Sebastian Mallaby says no; this is the best piece I have seen on the topic. Excerpt:
…hedge funds collectively do not so much create risk as absorb it. The funds can be viewed as quasi insurers; by shouldering risks that others wish to avoid, they remove a potential obstacle to business. For example, banks have to limit their lending for fear that borrowers might default. But hedge funds are willing to buy credit derivatives that transfer the default risk from the banks to themselves — freeing the banks to finance more economic activity. Similarly, companies may reduce their cross-border activities if there is a limit to the foreign currency exposure they are willing to take on. Hedge funds help to manage that exposure by trading in the currency derivatives that companies use to insure themselves.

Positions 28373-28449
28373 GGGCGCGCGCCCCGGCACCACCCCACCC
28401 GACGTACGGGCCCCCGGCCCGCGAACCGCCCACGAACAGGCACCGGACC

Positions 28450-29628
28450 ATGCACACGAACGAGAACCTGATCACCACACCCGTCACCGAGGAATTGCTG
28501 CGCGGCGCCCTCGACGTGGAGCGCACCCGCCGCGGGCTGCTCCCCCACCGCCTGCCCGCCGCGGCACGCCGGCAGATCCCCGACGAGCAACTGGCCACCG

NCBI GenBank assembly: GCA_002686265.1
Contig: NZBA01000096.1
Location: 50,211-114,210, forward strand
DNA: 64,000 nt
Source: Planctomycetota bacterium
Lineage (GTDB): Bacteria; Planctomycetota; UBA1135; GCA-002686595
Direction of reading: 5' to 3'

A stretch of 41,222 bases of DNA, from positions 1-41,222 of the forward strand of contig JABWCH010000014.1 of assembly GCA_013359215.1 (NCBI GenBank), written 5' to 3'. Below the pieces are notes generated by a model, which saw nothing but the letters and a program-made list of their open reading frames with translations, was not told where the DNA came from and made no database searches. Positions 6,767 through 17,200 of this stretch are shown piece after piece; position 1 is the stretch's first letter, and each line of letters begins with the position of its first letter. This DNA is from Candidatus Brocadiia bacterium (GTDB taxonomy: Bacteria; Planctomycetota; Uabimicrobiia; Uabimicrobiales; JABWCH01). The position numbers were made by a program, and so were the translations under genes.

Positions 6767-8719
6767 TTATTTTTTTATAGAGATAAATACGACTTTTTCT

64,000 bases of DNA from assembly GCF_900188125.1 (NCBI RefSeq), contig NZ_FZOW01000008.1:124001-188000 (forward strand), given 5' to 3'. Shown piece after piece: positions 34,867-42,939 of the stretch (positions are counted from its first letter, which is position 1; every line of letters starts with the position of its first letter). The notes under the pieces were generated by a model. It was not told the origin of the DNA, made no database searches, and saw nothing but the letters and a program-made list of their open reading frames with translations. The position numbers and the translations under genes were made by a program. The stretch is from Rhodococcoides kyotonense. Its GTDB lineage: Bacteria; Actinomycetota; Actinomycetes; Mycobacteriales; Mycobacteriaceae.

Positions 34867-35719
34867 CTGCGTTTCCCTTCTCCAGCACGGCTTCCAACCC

Hedge funds can also reduce the danger that economies will overrespond to shocks. If a currency or stock market starts to plummet, the best hope for stability lies in self-confident, deep-pocketed investors willing to bet that the fall has gone too far, and hedge funds are well designed to perform this function. Whereas mutual-fund managers must be cautious about bucking conventional wisdom because the returns they generate are measured against market indices that reflect the consensus, hedge funds are rewarded for absolute returns, which allows their managers to engage in independent thinking. Moreover, many hedge funds have "lock-up" rules that prevent investors from withdrawing money on short notice; when crises strike, the funds have the freedom to be buyers.
Hat tip to Free Exchange. Here is my previous post on hedge funds. I also would stress the more general point that a "hedge fund" is not a well-defined concept in every regard. It is an institution which trades in financial assets, and should be evaluated in relatively general terms, rather than as some conceptually special kind of beast.